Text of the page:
March 28, 2019 5:35:58 pm
Airaa movie cast: Nayanthara, Kalaiarasan, Yogi Babu
Airaa movie director: Sarjun KM
Airaa movie rating: Two stars
Airaa checks every box in the list of horror cliches. A deserted bungalow. Screeches. Howls. Mysterious cats. Well-spaced silences. Lightning. Rains. But director Sarjun doesn’t want his audience to just experience the eeriness. He weaves an emotional story around it. Yamuna (Nayanthara), a journalist, decides to take a break from her job. Thanks to her parents who constantly nag her to get married. They even make their daughter meet someone, who thinks female journalists in media are ‘compromising’. Naturally, Yamuna doesn’t like him.
Not knowing how to deal with the situation, she leaves home and comes to her grandmother’s place, Pollachi, in order to start a YouTube channel. She thinks it is a successful business model that will fetch fame and money. So, she makes ‘fake ghost videos’ along with Mani (Yogi Babu) and turns into a sensation. The combination scenes between Yogi Babu and Nayanthara worked well in Kolamaavu Kokila, because of the writing. But that falls quite flat in Airaa. The comedian’s one-liners sound forced too.
There is a parallel track involving Amudhan (Kalaiyarasan), who witnesses a series of deaths. In what way Amudhan and Yamuna are connected forms the rest of the story. Sarjun goes a tad overboard with the detailing. The film takes too much time to build the atmosphere and shape a story. We could easily guess the film leads to the flashback from the initial portions.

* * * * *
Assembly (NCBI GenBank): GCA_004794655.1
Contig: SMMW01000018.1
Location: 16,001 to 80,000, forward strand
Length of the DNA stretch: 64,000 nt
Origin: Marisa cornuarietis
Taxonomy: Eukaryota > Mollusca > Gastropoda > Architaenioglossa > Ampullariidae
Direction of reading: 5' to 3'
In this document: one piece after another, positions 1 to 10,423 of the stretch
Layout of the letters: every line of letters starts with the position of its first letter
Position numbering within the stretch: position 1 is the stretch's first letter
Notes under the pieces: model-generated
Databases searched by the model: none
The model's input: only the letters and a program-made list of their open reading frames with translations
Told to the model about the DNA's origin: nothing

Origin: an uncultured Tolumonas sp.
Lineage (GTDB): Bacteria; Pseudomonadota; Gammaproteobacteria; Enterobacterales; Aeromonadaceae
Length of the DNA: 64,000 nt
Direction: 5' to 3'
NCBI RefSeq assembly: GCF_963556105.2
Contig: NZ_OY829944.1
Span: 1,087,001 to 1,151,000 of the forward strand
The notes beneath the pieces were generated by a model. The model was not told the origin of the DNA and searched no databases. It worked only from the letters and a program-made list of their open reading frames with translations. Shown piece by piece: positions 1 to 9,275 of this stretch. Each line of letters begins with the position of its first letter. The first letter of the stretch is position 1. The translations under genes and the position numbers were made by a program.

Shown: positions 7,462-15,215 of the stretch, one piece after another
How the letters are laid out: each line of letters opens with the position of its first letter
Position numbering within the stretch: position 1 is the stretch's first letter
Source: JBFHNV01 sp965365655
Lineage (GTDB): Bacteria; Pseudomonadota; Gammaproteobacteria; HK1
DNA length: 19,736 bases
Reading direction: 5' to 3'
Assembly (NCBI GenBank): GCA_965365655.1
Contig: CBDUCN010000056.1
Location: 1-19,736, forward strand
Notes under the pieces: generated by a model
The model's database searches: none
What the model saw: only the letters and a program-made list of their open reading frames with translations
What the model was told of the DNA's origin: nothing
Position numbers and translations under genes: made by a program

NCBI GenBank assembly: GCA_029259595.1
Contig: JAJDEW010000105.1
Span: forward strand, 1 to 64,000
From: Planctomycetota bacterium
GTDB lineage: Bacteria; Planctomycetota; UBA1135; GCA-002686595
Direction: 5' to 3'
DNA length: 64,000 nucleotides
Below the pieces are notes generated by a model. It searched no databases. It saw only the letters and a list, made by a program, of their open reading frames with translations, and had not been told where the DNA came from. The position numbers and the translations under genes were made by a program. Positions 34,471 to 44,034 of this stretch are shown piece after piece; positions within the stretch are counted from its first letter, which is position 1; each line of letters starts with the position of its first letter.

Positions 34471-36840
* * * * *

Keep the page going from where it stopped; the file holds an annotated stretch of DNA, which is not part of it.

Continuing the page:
In the second half, we get to know who Bhavani (Nayanthara again) is. The flashback portions have been shot beautifully in black and white. The tone of the film seemingly enhances every character’s performance. Kudos to cinematographer Sudarshan Srinivasan who has given a refreshing colour palette. When you are watching the film, do take note of the sinister exchanges of colour, light and darkness. His camera work effortlessly sweeps you to the vortex of horror.
Everything in the film is a chain reaction, and that is why you see butterflies all over. (The Butterfly Effect). In the beginning, Sarjun clearly establishes this in one road scene. But what doesn’t convince us is the two separate story tracks, which refuses to blend with each other. A spirit seeking vengeance isn’t a new idea, but that hasn’t been justified enough on the screen.
Airaa’s biggest strength is its background score. Music helps horror films to establish a mood, build tension and atmosphere. It pulls you in and pushes you away with starking contrasts. That’s when your subconscious mind starts to fill in the gaps — building up to the scary moment. KS Sundaramurthy has done a fabulous job on the music, in particular, “Meghadootham”. With that song, he creates a haunting melody that summarises the entire film in a few notes.
Nayanthara, in a deglamourised look, aces as Bhavani. Airaa is a full-on Nayanthara show with a great idea, not-so-great execution. The film, of course, has an interesting premise, which ‘Lady Superstar’ nails it, both in terms of style and performance.
Afterthoughts: Why would Tamil filmmakers consciously write unhappy dark-skinned female characters? Why can’t we have a happy dusky woman, who is unapologetically herself? Of course, the film industry isn’t so open to accepting women the way they are. And it is often portrayed if someone is dark, she brings in sufferings and misfortune to other’s lives.
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